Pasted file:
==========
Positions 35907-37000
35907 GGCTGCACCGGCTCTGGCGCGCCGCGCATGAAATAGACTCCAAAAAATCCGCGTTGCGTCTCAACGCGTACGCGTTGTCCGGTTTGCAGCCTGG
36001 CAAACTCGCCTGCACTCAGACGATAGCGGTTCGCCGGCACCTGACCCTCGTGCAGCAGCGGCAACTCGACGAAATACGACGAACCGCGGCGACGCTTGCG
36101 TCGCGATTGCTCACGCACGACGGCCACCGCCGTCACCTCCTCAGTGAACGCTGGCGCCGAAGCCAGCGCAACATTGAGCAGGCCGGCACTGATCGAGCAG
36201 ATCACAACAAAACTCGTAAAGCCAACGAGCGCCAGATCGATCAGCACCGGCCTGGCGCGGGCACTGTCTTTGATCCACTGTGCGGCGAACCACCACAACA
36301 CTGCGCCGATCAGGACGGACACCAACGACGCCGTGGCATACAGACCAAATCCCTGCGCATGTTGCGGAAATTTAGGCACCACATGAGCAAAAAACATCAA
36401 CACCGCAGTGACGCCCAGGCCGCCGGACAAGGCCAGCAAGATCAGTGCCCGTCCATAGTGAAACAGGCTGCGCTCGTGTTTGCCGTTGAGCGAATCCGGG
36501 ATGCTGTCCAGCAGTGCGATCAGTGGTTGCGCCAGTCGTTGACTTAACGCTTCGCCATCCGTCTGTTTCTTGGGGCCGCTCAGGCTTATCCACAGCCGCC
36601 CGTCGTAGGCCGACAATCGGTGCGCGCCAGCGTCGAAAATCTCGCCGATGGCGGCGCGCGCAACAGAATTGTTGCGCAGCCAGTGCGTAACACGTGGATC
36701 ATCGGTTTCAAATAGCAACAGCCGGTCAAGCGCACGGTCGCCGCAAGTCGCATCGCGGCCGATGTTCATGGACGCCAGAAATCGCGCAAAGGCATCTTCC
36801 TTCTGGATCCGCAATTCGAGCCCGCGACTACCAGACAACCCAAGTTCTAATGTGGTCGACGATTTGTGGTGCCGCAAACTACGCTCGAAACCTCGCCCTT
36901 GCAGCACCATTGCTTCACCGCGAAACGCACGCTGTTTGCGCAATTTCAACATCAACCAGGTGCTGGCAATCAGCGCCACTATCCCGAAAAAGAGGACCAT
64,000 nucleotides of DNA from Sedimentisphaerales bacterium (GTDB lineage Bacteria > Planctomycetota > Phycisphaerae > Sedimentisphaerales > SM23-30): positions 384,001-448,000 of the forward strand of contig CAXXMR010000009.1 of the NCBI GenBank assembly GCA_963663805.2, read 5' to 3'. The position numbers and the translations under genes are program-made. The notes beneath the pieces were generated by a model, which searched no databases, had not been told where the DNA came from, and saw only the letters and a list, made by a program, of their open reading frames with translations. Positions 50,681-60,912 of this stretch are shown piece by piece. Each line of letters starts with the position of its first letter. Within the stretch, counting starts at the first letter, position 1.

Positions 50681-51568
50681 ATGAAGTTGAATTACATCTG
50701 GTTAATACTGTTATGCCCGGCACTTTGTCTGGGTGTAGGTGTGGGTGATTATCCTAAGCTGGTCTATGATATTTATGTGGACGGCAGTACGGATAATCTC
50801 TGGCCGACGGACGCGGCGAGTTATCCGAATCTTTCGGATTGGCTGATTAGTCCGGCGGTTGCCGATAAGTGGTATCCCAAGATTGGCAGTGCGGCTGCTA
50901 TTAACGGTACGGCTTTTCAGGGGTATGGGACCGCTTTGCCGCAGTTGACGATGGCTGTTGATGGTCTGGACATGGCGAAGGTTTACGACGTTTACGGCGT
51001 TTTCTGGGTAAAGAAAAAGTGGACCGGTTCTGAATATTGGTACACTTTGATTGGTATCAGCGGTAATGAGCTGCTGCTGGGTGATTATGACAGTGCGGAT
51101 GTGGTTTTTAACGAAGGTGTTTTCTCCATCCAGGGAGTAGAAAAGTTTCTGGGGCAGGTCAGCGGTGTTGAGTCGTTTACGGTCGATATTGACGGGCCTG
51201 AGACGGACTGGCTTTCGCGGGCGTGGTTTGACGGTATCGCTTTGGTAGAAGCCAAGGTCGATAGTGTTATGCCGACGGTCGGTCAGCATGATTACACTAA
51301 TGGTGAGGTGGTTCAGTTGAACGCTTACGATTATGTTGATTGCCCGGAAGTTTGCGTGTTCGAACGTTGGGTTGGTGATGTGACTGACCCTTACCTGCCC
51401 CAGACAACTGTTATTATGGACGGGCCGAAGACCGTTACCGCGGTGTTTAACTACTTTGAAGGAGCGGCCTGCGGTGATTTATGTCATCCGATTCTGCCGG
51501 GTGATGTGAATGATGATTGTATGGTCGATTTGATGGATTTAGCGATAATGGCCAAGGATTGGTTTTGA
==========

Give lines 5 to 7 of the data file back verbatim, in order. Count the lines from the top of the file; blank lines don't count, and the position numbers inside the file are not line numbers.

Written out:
36201 ATCACAACAAAACTCGTAAAGCCAACGAGCGCCAGATCGATCAGCACCGGCCTGGCGCGGGCACTGTCTTTGATCCACTGTGCGGCGAACCACCACAACA
36301 CTGCGCCGATCAGGACGGACACCAACGACGCCGTGGCATACAGACCAAATCCCTGCGCATGTTGCGGAAATTTAGGCACCACATGAGCAAAAAACATCAA
36401 CACCGCAGTGACGCCCAGGCCGCCGGACAAGGCCAGCAAGATCAGTGCCCGTCCATAGTGAAACAGGCTGCGCTCGTGTTTGCCGTTGAGCGAATCCGGG